In the spring and summer, you want lush, green grass. Who wouldn’t want to bury their toes in lush, carpet-like grass that felt soft to the touch? Not even thinking about it makes you feel less stressed. Working hard is necessary to achieve the lush, healthy lawn you desire. You must take care of your prized cut grass if you don’t want ugly brown stains or the consequences of heavy foot and animal activity.
Finally, you decided to get serious about your lawn care regimen this year. A thick, green, lush lawn is something to be proud of. But now that you’ve scheduled that fertilizer treatment, a question has cropped up: Should you mow before or after fertilizing? To keep your grass healthy, regular, appropriate fertilizer works to retain the soil’s nutrients at a constant level.
Alternatively, you could be unclear about whether to mow your grass before or after applying a treatment. Be at ease. We have your back. You can learn all there is to know about timing your mows around grass treatments here.
Mowing Before Applying Fertilizer: The Pros
Mowing before applying fertilizer has some benefits for your lawn.
First, it provides an even surface for the fertilizer to cling to. Long, uncut grass blades can prevent the fertilizer from reaching the soil, reducing its effectiveness. Mowing shortens the grass, so the fertilizer makes full contact with each blade.
It also allows for better coverage. When your grass is at an even height, the fertilizer disperses evenly across the lawn. Uneven-cut grass means the fertilizer concentrates more heavily in some spots, potentially burning certain areas.
Mowing ahead of time also reduces lawn damage. Taller grass is more prone to bending and breaking under the weight of the fertilizer particles. Shorter grass stands up better for the application process.
Finally, mowing before fertilizing saves time. You get two important lawn care tasks done at once, rather than doubling back to mow a few days after fertilizing. Your weekends will thank you!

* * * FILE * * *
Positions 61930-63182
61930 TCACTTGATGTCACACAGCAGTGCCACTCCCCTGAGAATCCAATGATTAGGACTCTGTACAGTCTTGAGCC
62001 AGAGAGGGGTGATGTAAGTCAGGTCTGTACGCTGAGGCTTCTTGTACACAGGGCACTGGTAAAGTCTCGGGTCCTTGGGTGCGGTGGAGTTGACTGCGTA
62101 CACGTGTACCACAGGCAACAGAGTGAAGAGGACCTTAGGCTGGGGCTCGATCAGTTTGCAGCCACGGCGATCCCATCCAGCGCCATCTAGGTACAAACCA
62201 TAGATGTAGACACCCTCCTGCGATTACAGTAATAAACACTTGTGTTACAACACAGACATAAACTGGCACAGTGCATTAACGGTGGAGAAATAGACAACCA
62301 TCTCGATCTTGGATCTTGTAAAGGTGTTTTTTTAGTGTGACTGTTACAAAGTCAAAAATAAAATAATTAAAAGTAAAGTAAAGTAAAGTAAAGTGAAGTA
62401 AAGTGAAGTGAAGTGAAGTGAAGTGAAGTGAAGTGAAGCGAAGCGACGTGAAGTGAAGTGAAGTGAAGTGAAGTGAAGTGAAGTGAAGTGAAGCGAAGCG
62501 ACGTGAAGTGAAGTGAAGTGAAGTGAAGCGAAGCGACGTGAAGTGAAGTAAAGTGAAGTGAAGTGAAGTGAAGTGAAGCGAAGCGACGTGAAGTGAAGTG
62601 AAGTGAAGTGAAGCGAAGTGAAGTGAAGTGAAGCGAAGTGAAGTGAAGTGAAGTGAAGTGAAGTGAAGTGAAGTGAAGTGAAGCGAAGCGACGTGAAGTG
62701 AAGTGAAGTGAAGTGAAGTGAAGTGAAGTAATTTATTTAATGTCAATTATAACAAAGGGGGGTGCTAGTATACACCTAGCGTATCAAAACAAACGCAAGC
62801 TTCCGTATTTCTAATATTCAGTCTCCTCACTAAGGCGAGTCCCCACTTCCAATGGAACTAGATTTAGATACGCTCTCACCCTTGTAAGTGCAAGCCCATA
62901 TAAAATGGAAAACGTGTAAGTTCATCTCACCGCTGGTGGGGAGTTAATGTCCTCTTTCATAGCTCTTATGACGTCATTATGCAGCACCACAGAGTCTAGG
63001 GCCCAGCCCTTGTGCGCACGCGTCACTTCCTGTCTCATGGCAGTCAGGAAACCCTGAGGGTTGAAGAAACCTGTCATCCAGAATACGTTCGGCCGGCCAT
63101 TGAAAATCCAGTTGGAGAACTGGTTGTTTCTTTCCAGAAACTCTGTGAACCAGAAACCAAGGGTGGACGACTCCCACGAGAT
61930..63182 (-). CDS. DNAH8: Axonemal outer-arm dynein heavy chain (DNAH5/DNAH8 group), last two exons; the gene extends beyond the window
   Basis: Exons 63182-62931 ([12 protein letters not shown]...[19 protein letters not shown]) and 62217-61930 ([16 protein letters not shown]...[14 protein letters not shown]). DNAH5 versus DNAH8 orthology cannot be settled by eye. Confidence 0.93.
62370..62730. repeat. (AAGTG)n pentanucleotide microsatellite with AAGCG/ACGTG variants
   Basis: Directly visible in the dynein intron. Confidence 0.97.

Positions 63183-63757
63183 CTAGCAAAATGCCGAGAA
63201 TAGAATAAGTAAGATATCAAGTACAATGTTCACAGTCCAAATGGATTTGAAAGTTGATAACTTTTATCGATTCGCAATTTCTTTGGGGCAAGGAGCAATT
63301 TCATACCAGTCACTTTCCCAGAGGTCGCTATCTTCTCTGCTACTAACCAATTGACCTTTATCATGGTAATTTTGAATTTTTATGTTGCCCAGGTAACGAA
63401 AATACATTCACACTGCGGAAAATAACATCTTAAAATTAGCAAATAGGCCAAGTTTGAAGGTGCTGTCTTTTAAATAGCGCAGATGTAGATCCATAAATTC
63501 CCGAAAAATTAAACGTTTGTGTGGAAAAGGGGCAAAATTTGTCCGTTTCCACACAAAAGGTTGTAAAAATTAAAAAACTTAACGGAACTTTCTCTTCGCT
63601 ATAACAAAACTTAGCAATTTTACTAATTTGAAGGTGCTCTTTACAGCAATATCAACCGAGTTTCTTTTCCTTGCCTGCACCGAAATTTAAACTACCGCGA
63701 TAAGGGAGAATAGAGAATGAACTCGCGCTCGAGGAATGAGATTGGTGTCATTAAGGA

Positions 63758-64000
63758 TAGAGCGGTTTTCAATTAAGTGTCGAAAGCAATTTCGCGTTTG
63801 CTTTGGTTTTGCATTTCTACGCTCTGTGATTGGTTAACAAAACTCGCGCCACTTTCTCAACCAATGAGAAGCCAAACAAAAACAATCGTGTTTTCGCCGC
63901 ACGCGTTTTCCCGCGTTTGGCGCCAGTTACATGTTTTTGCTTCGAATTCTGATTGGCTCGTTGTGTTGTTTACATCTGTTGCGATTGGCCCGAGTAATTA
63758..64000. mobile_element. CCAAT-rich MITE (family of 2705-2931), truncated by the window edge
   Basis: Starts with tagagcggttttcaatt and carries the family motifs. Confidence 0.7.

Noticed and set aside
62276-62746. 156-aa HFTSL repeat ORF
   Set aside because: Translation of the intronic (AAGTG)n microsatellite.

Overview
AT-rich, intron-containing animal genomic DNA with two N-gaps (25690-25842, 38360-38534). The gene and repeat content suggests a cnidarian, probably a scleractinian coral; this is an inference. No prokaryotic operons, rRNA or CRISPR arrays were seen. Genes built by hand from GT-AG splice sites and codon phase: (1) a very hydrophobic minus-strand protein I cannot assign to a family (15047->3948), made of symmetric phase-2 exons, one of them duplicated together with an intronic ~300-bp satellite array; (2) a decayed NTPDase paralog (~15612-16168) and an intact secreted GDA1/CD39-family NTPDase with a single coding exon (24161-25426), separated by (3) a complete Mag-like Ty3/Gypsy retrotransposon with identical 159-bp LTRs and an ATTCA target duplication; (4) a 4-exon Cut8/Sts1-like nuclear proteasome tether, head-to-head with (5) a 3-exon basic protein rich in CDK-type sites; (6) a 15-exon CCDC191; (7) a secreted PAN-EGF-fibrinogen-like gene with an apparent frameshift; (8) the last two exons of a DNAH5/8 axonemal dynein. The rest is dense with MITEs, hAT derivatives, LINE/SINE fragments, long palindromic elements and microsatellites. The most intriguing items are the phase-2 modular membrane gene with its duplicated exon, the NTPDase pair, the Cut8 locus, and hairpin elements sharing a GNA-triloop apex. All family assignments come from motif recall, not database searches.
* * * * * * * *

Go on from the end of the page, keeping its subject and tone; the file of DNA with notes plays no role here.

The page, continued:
While mowing first does provide some benefits, it ultimately comes down to your personal mow lawn care preferences and schedule. As long as you follow the directions on the product packaging regarding how soon before or after mowing you can apply it, you’ll be giving your lawn the nutrients it needs either way. The most important thing is keeping your grass at its ideal height and feeding it regularly. In the end, consistency and care are key.
Reasons to Mow After Fertilizing
The pros outweigh the cons here. Mowing after fertilizing your lawn allows the nutrients to get down into the grass plants, where they’re needed.
First, the fertilizer has time to dissolve and soak into the soil. Dry fertilizer granules and liquid sprays both need moisture to seep into the ground. Mowing too soon can disrupt this process and remove some of the fertilizer before it has a chance to work its magic.
Second, mowing stresses out your grass. Those sharp mower blades are damaging, even in the best conditions. Fertilizing first gives your mow lawn a boost to recover from the trimming. The fresh nutrients will help your grass bounce back and fill in any spots that were cut down.
Finally, mowing after fertilizing ensures even coverage. If you mow first, the fertilizer has to make its way through the remaining grass blades to reach the soil. Some areas may end up with more or less fertilizer, creating an uneven appearance. Applying the fertilizer first results in a uniform coat across your lawn.
While it can be tempting to mow and fertilize all at once to save time, your lawn will thank you for being patient. Mow a few days after fertilizing, once the product has dissolved and the grass has started to perk up. Your lawn will be lusher and healthier for it.
How Long Should You Wait Between Mowing and Fertilizing?
The best time is to wait at least 2 to 3 days after fertilizing before mowing the lawn. As a result, the fertilizer has plenty of time to thoroughly permeate the soil before the grass plants begin to absorb it. Mowing too soon after fertilizing can damage the grass blades and slow down nutrient uptake.
Give the Fertilizer Time to Work
Waiting a few days allows the fertilizer granules to dissolve into the soil, providing your lawn with the maximum benefit. The grass plants need time for their roots to absorb the nutrients. Mowing right after fertilizing may damage the grass blades, stress the lawn, and remove some of the fertilizer before it has a chance to be effective.
For the best results, check your specific fertilizer recommendations for re-mowing guidance. Most advise waiting 48 to 72 hours after fertilizing before mowing again.
Mowing Helps Fertilizer Absorption
Once enough time has passed, mowing your lawn helps with fertilizer absorption and distribution. The mowing action helps the fertilizer granules get worked down into the soil, bringing them into better contact with the roots. Mowing also stimulates new grass growth, enabling the plants to take up nutrients more readily.
The ideal approach is to fertilize and mow your lawn on a regular schedule, leaving 2 to 3 days between the two activities. Sticking to a routine helps ensure your lawn receives the right amount of nutrients to stay green and healthy all growing season. Mowing at the proper height and frequency, in combination with timely fertilizing, will give your lawn the ideal conditions to thrive.